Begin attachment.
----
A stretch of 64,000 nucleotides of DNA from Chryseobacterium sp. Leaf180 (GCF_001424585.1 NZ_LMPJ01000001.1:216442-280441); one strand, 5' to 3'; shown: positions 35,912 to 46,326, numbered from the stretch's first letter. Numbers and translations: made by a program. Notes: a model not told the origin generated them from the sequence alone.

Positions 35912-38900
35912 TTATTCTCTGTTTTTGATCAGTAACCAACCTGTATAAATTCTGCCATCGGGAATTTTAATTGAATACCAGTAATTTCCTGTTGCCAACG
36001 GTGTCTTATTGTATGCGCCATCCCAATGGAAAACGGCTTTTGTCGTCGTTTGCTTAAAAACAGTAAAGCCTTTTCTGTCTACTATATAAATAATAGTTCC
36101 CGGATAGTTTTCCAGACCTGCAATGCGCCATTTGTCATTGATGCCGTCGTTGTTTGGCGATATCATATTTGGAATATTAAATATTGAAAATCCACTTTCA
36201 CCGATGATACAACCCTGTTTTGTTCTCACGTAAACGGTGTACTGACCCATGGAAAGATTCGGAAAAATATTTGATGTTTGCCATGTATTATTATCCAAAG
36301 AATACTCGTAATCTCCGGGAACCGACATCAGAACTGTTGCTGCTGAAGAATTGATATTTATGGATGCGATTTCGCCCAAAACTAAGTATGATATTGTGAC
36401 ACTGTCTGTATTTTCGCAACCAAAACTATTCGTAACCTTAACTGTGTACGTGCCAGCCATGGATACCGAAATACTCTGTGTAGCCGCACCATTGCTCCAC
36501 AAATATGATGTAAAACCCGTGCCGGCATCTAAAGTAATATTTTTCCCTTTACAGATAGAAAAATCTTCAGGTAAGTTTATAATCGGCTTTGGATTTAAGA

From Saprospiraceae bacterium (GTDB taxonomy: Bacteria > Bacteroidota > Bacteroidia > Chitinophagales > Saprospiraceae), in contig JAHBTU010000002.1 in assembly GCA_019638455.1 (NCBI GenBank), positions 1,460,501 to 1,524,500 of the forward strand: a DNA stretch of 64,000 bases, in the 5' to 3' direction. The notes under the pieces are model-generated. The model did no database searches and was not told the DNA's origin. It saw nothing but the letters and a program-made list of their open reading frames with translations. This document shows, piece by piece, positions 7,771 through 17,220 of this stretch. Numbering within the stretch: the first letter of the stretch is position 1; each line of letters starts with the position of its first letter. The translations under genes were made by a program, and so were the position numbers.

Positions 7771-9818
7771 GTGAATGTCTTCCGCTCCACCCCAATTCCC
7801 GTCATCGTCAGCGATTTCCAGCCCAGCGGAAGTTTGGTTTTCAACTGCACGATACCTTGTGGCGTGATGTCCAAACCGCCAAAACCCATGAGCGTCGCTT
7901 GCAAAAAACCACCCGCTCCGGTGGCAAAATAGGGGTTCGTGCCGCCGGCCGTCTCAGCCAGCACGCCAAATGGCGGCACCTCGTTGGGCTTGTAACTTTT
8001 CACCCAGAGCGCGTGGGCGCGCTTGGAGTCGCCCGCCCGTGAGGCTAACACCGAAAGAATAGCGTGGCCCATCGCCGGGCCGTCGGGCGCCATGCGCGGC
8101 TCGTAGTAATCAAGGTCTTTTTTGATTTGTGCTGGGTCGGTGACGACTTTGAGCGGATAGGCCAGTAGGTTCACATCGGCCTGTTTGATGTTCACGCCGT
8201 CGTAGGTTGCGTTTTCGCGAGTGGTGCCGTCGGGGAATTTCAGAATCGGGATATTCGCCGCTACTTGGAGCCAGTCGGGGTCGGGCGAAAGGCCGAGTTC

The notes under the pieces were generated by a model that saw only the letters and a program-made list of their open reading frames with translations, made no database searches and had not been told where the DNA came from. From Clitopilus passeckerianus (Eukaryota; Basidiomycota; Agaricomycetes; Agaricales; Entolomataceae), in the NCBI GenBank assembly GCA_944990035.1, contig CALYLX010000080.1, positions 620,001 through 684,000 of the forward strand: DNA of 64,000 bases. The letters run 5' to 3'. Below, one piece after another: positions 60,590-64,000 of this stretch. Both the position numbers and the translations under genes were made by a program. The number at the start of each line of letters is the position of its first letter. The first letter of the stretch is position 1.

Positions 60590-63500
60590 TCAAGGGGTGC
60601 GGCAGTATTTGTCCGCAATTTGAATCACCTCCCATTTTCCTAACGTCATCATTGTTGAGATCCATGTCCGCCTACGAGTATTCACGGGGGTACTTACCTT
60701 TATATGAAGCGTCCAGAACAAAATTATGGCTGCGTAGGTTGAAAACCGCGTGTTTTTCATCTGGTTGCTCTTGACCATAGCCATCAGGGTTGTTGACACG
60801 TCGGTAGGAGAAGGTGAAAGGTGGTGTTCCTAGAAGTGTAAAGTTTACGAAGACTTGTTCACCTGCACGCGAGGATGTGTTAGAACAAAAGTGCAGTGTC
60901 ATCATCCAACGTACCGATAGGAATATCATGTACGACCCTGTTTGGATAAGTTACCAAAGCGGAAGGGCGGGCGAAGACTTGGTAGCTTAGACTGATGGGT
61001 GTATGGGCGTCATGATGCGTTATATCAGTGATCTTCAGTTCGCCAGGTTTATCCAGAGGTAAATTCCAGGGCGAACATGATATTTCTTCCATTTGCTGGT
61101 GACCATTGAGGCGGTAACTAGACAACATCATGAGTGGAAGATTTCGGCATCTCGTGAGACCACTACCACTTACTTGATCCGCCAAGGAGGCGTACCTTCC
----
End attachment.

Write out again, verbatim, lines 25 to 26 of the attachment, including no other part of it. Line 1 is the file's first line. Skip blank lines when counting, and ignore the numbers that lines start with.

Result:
61001 GTATGGGCGTCATGATGCGTTATATCAGTGATCTTCAGTTCGCCAGGTTTATCCAGAGGTAAATTCCAGGGCGAACATGATATTTCTTCCATTTGCTGGT
61101 GACCATTGAGGCGGTAACTAGACAACATCATGAGTGGAAGATTTCGGCATCTCGTGAGACCACTACCACTTACTTGATCCGCCAAGGAGGCGTACCTTCC